Andros Tackle & Travel Tips
Flats Fishing Clothing
Clothes can make or break your trip, so it’s best to plan ahead and pack wisely. There are always a couple surprises at every new location, so gear that’s worked elsewhere might not perform as expected. For example, when you’re on the water hunting bonefish in the Florida Keys bugs are seldom an issue (unless you’re in the backcountry where the mosquitos can be brutal). However, in Andros we have Doctor Flies, which call for special precautions. These nasty critters are like a mini Horsefly, but they’re just as vicious and their bite is just as painful. So, where you might go barefoot or maybe wear sandals in the Keys, here we cover up. Good news is they aren’t as bad during the main season when the weather is cooler. That’s just one example; below is a list of recommended fishing clothing for Andros.
- Technical UPF fishing wear. Columbia, Ex-Officio, Patagonia, and World Wide Sportsman all offer quality flats clothing.
- Long sleeves and long pants are a must for flats fishing on Andros. The “doctor flies” are voracious, especially on calm days and there is nothing they like better than salt spray on bare skin. One of the best flats pants out there come recommended from the head guide at Fish Bones Fly Fishing, Cayman. Try the Horizon Hybrid Pants by Howler Bros. Made from quick-drying ripstop nylon they are super-comfortable and functional.
- Socks to wear on the skiff. Socks not only protect your feet from the doctor flies (they love to bite feet and ankles), but they allow you to feel if you’re standing on the flyline. This is critical for consistent presentation in windy conditions!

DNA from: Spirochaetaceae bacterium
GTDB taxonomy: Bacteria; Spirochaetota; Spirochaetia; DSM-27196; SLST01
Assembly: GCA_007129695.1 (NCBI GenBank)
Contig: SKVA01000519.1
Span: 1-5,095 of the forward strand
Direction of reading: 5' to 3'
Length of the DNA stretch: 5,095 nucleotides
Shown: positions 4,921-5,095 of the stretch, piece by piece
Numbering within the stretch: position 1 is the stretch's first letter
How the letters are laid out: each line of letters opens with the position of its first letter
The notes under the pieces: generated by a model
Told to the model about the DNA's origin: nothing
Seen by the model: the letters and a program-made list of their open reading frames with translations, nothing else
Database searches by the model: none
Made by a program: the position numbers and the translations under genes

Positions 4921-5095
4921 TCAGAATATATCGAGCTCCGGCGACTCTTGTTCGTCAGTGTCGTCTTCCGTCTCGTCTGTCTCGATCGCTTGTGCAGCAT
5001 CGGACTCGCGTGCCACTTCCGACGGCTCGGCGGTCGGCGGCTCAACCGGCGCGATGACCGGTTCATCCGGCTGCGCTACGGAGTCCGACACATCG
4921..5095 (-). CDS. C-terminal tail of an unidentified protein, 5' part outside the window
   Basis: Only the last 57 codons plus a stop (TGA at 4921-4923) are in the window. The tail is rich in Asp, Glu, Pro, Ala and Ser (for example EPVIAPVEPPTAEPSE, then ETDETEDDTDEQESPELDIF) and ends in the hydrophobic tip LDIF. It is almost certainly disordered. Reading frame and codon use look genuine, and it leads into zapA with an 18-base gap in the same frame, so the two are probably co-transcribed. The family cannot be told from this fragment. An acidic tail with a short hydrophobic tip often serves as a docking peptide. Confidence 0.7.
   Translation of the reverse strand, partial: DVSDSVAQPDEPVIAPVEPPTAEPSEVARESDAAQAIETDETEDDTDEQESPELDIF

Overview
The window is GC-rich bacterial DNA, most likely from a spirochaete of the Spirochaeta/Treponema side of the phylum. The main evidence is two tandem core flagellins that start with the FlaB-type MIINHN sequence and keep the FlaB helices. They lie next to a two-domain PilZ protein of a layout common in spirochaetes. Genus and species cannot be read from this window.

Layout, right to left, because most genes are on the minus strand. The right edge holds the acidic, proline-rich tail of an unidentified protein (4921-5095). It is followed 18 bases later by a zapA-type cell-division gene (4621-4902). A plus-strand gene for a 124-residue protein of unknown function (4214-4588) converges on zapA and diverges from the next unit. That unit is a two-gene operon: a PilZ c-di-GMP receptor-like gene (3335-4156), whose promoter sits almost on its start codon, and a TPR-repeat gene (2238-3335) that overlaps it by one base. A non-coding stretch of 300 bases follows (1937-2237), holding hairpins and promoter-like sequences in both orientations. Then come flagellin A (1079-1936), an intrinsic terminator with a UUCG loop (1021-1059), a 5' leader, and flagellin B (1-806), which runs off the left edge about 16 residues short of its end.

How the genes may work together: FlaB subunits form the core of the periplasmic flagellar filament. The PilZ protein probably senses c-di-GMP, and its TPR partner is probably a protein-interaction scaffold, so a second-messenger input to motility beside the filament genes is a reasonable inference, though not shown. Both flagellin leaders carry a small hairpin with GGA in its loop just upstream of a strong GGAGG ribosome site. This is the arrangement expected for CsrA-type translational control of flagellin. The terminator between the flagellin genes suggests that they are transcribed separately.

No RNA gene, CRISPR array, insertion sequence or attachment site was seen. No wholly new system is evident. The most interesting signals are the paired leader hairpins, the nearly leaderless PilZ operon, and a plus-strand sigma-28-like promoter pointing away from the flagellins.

- Sun Mask (Buff®). This will not only help keep the sun off delicate facial features and eliminate the need to keep applying sunblock, but it can also be pulled up to keep your hat on while running.
- A quality, breathable rain jacket, for the occasional squall and to keep warm and dry when running long distances. There’s nothing worse than starting your day cold and wet.
- Wading shoes/flats booties. You never know when you’re going to have to wade. Always bring something onboard to protect your feet.
Off The Water
Shorts and slacks are acceptable, and bathing suits are OK on the beaches. However, the Bahamians are still traditional in some respects and when away from the water bathing suits should be covered with shorts or a sarong. Bring light-weight cotton shirts and shorts for the evenings or days spent exploring the island or shopping. You might want some light-weight long pants for the evenings during the rainy season when the mosquitos and sandflies are bad.
Flying with Fly Tackle
- Carry On vs. Checked Bags: Expensive tackle—rods, reels, etc—should be carried onboard, but fly-lines are an occasional problem. It’s been a while since we’ve had any issues, but there have been reports of anglers being asked to remove them when leaving the Bahamas. Within the US there’s no problem, but you should be prepared to check them if requested by security personnel. Simply removing the spools from your fly-reel can be a quick solution.
- Flies: The United States Transportation Safety Administration (TSA) actually recommends carrying expensive flies in your carry-on luggage. (Read Here.) However, that may not be the case in other countries or leaving the Bahamas. If traveling from the US we recommend carrying on your flies and then checking them on the flight home.
- Gadgets & Gizmos: You’ll want to bring a camera to capture the ‘big one’, but don’t forget to insure it. Most travel-insurance companies require a small additional fee for electronics like phones, digi-cams, iPods, and laptops.
- All Wet: If you do any wade-fishing, you might have wet boots to carry home with you. A dry-bag or large zip-lock can protect the rest of your luggage.